Les Miserables Review

Daisy Friedman, Visual Editor

Omaha got its own taste of the “barricade of freedom” this week when the hit Broadway musical, Les Misérables, came into town. This show is considered an opera because, even though it is in the genre of musical theatre, every word is sung. Operatic musicals are typically very difficult to pull off, but the touring cast of Les Mis executed it beautifully.  

As a whole, the ensemble was so talented. Generally, I can usually pick out a few weak links in the chorus or those who have had fewer amounts of training. In this show, I could not find that person. The female chorus came in all shapes and sizes, which is a nice change from the typical thin and traditionally gorgeous professional performers. As a whole, the ensemble’s harmonies were outstanding. It is not every day that a cast can blend their voices while still having the audience hear every voice part distinctively; that is special. 

The set and stage pictures were both sparse and elaborate. In certain scenes such as those involving a barricade during the war scenes, the sets were complicated and massive. The war fight scenes were choreographed so well. They had actors falling off a massive barricade acting as if they were dead on a scantily lit stage.  

 In contrast to that, there were some scenes where I personally would have liked to see a set present. Like during the song “Empty Chairs at Empty Tables,” performed by the character of Marius (Joshua Grosso) there was a completely blank stage. I would have liked to see a few actual chairs and tables to drive the meaning of the song home a bit more. No matter what, the set design was one to be commended.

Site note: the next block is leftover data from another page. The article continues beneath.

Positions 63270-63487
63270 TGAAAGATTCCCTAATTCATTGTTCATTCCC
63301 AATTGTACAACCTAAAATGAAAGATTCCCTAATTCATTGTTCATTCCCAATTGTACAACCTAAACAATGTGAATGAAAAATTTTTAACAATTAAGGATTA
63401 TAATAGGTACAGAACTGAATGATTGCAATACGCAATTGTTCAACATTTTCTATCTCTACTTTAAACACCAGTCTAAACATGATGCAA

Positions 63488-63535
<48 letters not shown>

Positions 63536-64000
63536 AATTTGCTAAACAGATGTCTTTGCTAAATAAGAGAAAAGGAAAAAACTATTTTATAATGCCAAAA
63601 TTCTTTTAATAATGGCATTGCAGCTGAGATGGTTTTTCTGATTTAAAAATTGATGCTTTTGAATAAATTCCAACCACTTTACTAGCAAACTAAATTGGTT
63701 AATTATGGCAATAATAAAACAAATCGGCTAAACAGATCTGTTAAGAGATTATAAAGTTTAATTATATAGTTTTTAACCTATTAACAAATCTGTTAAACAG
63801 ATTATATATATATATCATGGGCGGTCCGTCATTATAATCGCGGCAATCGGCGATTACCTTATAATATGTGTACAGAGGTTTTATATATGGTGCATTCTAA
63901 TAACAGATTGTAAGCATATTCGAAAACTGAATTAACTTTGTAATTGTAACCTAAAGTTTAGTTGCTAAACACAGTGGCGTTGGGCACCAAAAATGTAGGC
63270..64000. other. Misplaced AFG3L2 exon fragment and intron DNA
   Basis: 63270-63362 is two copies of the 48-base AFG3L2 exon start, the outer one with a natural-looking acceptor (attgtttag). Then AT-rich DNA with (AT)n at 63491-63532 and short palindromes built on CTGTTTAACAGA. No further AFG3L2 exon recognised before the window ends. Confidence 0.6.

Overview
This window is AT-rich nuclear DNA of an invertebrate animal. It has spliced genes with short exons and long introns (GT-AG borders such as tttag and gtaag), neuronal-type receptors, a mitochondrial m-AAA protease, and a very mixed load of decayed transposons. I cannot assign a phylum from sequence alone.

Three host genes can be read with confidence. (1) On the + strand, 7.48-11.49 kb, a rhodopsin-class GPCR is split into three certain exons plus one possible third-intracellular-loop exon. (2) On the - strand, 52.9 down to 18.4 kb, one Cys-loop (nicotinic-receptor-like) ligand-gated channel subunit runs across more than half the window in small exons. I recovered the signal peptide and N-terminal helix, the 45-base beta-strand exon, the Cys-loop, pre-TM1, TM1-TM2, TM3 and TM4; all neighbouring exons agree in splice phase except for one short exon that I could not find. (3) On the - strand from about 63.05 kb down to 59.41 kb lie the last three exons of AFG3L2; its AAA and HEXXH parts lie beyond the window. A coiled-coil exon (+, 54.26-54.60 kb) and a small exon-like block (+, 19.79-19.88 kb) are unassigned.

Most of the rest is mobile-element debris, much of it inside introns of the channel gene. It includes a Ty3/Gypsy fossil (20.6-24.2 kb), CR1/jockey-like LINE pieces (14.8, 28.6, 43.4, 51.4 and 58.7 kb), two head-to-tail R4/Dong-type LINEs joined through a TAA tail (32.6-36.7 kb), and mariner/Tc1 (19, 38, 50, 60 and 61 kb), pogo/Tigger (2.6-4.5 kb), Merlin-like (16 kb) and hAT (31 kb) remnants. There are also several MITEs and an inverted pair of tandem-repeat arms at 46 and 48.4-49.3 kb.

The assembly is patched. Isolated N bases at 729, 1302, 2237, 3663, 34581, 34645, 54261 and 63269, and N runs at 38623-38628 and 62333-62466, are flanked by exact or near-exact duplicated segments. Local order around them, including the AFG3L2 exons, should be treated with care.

Another technical element that I found shocking was the use of gunshot noises. There was no warning at the beginning of the show that there would be those noises. People around me winced and I wondered if anyone in the audience wondered if there was an active shooter in the theater. In the social climate of 21st century America, that felt wrong.  

There was a lot of faulty sound tech work. The orchestra was overpowering the singers in a lot of numbers and I could not make out the lyrics in quite a few songs. The microphones were not picking up any of the actors’ low tones. I am unsure whether that was an issue of the performers or the technical team, but either way, I wish it could have been remedied.   

The actors blew me away. Jean Valjean, played by Patrick Dunn, had the most phenomenal voice I had ever heard on a male musical theatre actor, including Broadway itself. He grasped the idea of “acting the song” so nicely and married the idea of strong vocals and emotion. The same goes for both Cosette (Jillian Butler) and Éponine (Phoenix Best). Best had such a powerful, even-toned voice. My one critique of her performance was that during her death song, “A Little Fall of Rain,” she was belting her little heart out, even as she was supposed to be dying. Maybe that was an artistic choice, but it didn’t read well.  

The only pitfall in performance I saw was in Fantine played by Mary Kate Moore. Moore is a Lincoln native who graduated from Oklahoma City University. She just missed the mark on the role. I felt like her singing voice was not light enough for the helpless role and her acting did not feel motivated by anything. It seemed as though she was acting the way she did because her director told her to, not because the character was motivated to do so. 

Overall, the show was one of my favorites that Omaha Performing Arts has brought to Omaha. The actors and technical aspects drove home the theme that we are all stronger when we fight together.